National Roundup

$47M settlement reached in deadly boiler explosion

ST. LOUIS (AP) — A $47 million settlement has been reached in an explosion that launched a van-sized boiler through the roof a St. Louis box company and onto a nearby laundry business, killing four people and injuring three more.

The Simon Law Firm said in a news release that the settlement was reached last month during mediation in advance of a trial that had been scheduled for August. KSDK-TV reports that it covers multiple wrongful death, personal injury and property damage cases.

The April 3, 2017, explosion inside the Loy-Lange plant killed Kenneth Trentham, who was working there. The nearly 2,000-pound (900 kilograms) tank then flew into nearby Faultless Healthcare Linen, killing Christopher Watkins, Tonya Gonzalez-Suarez and Clifford Lee.

The victims’ attorneys blamed “a prolonged series of errors” that included deficient repairs.

New Jersey
Sanitation worker who lost leg gets $4.35M settlement

POINT PLEASANT, N.J. (AP) — A former sanitation worker who lost part of his leg when an SUV struck and pinned him to a garbage truck last year has agreed to a $4.35 million legal settlement.

Lamar Bland was working around the truck on Ocean Road in Point Pleasant when he was struck on Oct. 2. Doctors tried to save his injured left leg, but ultimately had to amputate it below the knee.

The SUV driver said his windshield was fogged up that morning and that the crash occurred when he took his eyes off the road to reach for his coffee cup. He eventually pleaded guilty to a careless driving charge in municipal court records show.

Bland’s lawyers say he’s been unable to work since the accident and has suffered serious physical pain.

Judge suspended after wrongly trying to help acquaintances

JACKSON, Miss. (AP) — The Mississippi Supreme Court has suspended a judge for 30 days without pay after a professional group found he violated standards of conduct by improperly helping one person charged with prostitution and trying to help another charged with marijuana possession.

In the ruling Thursday, justices also publicly reprimanded the judge, Frank Sutton of Hinds County Justice Court.

Court papers show the Mississippi Commission on Judicial Performance found “clear and convincing evidence that Judge Sutton’s conduct constituted misconduct in violation of the Code of Judicial Conduct as well as ... the Mississippi Constitution.”

The commission found that Sutton asked an investigator in 2018 to “help him out” because Sutton knew the family of a woman who was charged with prostitution. The investigator refused, and Sutton remanded the charge to files, which means it has not been prosecuted.

Sutton is also pastor of Fairfield Missionary Baptist Church. The commission found that in June 2018, he improperly asked a Hinds County sheriff’s investigator whether a marijuana charge against a church member’s son was a misdemeanor or a felony. It was a felony.

The Supreme Court wrote that Sutton represented himself and did not file an answer to Commission on Judicial Performance’s complaint against him.

Mississippi justice court judges are not required to be lawyers. The state bar directory does not list any licensed attorney named Frank Sutton.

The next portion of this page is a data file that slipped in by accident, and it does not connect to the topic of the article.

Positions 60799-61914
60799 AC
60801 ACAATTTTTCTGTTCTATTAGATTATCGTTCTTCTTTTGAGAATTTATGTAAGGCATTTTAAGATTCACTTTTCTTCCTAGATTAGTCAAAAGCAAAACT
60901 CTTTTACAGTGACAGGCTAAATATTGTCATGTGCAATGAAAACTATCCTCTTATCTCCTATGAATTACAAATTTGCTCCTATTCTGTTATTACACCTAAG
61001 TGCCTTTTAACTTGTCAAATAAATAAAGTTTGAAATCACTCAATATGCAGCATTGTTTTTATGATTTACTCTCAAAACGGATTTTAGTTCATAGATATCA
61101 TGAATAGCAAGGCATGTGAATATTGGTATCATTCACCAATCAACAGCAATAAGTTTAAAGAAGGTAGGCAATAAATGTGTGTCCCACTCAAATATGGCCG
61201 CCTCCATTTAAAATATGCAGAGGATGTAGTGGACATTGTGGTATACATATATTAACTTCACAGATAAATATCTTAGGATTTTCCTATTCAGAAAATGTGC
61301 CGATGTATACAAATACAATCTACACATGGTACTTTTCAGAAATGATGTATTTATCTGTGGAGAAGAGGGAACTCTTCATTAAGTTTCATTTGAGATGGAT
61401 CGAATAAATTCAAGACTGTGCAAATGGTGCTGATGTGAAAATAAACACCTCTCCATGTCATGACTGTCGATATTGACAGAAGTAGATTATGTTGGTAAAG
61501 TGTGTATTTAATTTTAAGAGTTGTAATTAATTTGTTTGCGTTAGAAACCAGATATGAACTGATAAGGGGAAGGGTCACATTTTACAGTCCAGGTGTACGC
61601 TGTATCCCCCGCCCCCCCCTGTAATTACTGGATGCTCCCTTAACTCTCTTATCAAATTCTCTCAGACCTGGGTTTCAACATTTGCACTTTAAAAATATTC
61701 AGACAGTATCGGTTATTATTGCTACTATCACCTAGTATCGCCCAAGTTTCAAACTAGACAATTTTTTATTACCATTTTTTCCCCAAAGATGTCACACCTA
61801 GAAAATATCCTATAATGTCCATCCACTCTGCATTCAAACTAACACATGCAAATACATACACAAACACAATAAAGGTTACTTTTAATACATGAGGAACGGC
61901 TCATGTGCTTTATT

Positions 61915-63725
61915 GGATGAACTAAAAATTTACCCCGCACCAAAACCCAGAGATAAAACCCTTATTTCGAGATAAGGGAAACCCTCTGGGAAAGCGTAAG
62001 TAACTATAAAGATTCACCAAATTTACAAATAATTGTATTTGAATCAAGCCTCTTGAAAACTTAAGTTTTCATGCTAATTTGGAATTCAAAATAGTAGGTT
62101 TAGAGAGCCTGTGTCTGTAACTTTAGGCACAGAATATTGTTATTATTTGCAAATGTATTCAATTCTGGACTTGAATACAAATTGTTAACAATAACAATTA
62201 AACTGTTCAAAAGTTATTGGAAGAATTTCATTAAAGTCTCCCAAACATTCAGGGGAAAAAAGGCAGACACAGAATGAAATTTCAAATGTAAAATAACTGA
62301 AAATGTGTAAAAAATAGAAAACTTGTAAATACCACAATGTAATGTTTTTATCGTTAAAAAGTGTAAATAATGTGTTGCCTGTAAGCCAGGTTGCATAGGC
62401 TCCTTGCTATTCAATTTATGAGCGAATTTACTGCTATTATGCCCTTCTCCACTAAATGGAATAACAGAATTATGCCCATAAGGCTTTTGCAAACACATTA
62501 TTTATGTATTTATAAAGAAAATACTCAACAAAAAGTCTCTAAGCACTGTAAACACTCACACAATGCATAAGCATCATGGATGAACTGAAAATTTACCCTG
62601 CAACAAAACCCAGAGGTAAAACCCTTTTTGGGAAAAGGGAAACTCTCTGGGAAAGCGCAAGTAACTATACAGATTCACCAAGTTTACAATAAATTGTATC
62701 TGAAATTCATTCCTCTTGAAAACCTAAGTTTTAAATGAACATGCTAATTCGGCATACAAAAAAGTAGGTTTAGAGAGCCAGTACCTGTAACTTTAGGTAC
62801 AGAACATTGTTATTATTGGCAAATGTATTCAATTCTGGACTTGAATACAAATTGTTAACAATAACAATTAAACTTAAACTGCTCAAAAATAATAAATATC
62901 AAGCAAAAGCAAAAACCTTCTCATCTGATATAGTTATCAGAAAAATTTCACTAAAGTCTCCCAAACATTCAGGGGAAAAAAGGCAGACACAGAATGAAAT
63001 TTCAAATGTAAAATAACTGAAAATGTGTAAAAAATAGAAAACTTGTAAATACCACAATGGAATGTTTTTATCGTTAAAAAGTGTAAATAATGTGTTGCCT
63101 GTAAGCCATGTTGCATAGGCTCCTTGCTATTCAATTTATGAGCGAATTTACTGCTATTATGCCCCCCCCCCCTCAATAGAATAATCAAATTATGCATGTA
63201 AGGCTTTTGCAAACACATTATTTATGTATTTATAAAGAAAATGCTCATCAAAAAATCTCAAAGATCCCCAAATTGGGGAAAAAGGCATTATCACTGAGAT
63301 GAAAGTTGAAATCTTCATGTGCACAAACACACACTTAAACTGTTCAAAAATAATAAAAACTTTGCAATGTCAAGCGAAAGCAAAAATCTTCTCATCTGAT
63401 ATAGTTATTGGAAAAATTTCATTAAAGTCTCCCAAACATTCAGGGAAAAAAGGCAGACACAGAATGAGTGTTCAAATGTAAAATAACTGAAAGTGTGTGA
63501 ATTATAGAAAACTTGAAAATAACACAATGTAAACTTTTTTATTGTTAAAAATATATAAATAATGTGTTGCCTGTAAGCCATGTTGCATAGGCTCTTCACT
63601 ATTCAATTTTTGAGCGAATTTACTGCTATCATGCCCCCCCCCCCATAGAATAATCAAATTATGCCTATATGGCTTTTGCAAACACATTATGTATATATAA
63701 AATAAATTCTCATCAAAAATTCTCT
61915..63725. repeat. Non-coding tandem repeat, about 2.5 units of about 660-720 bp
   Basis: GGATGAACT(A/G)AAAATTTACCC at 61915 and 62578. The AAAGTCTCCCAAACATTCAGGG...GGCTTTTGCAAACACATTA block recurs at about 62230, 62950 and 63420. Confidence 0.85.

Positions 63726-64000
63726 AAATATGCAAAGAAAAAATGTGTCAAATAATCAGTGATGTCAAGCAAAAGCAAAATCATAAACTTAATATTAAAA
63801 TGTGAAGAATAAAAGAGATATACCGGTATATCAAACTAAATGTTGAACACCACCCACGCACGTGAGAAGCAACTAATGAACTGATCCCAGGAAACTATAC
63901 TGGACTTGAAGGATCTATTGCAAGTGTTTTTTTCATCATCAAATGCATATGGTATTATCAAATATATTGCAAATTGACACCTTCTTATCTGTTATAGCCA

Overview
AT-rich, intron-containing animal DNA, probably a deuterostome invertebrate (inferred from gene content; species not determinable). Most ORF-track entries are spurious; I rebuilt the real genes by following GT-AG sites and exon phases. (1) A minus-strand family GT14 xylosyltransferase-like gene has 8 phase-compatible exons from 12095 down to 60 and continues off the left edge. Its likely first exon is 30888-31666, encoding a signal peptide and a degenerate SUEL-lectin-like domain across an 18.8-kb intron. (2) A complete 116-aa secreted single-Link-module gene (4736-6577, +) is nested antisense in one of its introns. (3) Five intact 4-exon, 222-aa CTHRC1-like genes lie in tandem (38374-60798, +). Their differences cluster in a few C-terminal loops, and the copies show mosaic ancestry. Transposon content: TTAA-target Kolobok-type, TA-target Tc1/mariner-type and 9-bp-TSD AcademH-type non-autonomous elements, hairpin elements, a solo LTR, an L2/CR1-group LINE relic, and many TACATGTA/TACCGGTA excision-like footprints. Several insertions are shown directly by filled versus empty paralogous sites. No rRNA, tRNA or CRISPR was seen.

Judicial watchdog group calls for judge to be suspended

FORT LAUDERDALE, Fla. (AP) — The Judicial Qualifications Commission is recommending that the Florida Supreme Court suspend a Broward County judge without pay for grabbing a courthouse employee by the neck and shaking him.

In a recommendation submitted to the high court, commission’s lawyer Alex Williams says Circuit Judge Gina Hawkins should be suspended immediately.

The SunSentinel reports a suspension at this stage of a judicial misconduct complaint would be unusual but not unprecedented.

The commission’s report says Hawkins was upset with a male employee on June 11 because she hadn’t received her docket. They stepped into the hallway where she grabbed him. Video surveillance captured the incident.

Day later Hawkins reviewed the video with the chief judge, who advised her to report the incident to the commission. Williams says Hawkins’ description contradicts the video.

Stevens’ body to lie in repose at Supreme Court on Monday

WASHINGTON (AP) — The Supreme Court says the body of former Justice John Paul Stevens will lie in repose at the court on Monday.

Stevens died on Tuesday at age 99. He served nearly 35 years as a justice before retiring in 2010.

Members of the public can pay their respects from 10:30 a.m. to 8 p.m., following a private ceremony in the court’s Great Hall.

Stevens will be buried at Arlington National Cemetery in a private service the next day. He will be the 13th justice buried at Arlington.

The court last opened the building to mourners in 2016, following the death of sitting Justice Antonin Scalia.

New Jersey
Appeals court tosses $7.7M whistleblower case award

TRENTON, N.J. (AP) — A New Jersey appellate court has reversed a $7.7 million jury award to a former Department of Corrections employee in a whistleblower case.

The panel also ordered a new trial after it found the trial judge improperly admitted evidence that undermined the jury’s 2015 verdict in favor of Lisa Easley in her suit against the department.

Easley claimed she was fired for cooperating with a federal investigation of former deputy commissioner Lydell Sherrer. He was convicted of soliciting bribes from employees, including Easley, in exchange for guaranteed employment.

After an internal investigation found Easley solicited bribes for Sherrer, she was fired.

The department contended evidence presented to the jury depicted Easley as a victim. Its lawyers argued she wasn’t a whistleblower because she only cooperated after being approached by the FBI and subpoenaed to testify.